"He instinctively can find the shining greatness of our American culture and does a good job of highlighting it (although he also does have those rare lapses when he writes about hockey, but that is something caused by impurities in the Eastern waters or something)." Erik Keilholtz
Under the patronage of St. Tammany
Mark C. N. Sullivan is an editor at a Massachusetts university. He is married and the father of three children. Email
Thursday, December 19, 2002 The Duality of Cardinal Law
Knowledgeable colleagues say this editorial by Ed Forry in the Dorchester Reporter captures Cardinal Law to a T.
As press cameras rolled, Bishop Law toured the fire-gutted church, consoled grieving parishioners, and held an impromptu press conference on the steps of church.
Take heart, he told the parishioners: if it can be done, St. Ambrose church will be rebuilt. The Bishop had seen scores of churches burned in the Deep South, and the community always came back stronger, he said. The press lights shone bright, the TV cameras recorded the new church leader's words, and scores of parishioners wept with joy.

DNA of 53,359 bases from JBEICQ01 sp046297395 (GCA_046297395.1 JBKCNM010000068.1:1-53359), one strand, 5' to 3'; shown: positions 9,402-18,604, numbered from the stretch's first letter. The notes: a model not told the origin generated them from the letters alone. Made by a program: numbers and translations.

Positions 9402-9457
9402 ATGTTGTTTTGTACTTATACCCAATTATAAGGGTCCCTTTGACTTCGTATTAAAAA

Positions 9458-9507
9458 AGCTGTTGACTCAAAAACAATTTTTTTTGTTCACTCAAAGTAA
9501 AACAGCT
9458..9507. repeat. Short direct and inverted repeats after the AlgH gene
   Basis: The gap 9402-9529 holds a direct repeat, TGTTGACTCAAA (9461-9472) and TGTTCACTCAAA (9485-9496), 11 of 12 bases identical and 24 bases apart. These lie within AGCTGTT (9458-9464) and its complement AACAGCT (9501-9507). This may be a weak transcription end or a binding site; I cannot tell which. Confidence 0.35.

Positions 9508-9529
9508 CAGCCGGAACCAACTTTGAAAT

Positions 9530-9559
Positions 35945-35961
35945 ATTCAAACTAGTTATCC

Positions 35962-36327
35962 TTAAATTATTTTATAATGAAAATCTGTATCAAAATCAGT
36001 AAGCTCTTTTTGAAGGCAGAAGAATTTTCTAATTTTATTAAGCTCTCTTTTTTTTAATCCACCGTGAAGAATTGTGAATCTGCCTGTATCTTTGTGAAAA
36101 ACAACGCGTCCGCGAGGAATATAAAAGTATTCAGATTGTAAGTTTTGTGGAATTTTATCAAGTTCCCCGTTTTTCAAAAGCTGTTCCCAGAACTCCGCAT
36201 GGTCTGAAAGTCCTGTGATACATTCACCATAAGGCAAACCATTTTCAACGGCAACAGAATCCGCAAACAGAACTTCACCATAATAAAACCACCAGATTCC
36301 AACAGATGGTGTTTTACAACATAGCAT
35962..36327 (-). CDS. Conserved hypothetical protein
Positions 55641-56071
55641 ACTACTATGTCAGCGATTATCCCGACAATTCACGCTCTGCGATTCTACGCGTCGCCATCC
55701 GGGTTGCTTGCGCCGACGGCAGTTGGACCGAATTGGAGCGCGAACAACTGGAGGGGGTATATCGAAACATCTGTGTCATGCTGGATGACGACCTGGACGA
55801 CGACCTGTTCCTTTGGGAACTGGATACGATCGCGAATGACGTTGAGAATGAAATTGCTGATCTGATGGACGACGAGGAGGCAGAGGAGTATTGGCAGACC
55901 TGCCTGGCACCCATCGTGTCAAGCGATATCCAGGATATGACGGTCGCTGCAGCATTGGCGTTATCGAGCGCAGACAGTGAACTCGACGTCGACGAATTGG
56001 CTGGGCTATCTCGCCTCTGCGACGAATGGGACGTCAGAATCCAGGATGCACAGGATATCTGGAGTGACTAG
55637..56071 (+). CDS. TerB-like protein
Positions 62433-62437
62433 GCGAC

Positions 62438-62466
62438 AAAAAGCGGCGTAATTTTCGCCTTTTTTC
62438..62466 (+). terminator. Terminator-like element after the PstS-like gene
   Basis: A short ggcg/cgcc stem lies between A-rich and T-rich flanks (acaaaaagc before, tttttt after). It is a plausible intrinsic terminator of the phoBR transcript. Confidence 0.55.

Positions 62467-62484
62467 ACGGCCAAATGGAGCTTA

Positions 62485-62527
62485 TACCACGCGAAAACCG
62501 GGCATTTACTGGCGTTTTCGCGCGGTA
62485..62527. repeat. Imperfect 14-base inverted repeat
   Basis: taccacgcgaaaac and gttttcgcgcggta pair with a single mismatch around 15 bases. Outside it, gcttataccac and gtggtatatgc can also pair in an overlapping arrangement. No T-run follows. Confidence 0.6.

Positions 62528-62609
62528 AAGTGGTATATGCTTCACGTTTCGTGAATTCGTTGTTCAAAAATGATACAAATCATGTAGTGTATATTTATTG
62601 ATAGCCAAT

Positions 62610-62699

It was an electrifying moment. The visit lasted no more than 30 minutes, and there was a sense that this dynamic new Bishop would soon chart a promising new course for his flock in the Boston Archdiocese.
Later, an anecdote spread among priests that their new boss had called the then-pastor of St. Ambrose over to his car for a final word. The priest looked a bit disheveled, as he had been struggling to come to terms with the fire and urgently tried to find some way to console his people. When Bishop Law beckoned him to the car, the priest was expecting more words of support.
"Do you have anything planned this afternoon," Law is said to have asked. "No, I am free, Bishop," was the reply. "Then go get a haircut," the new Archbishop said. Then he closed the door and drove away.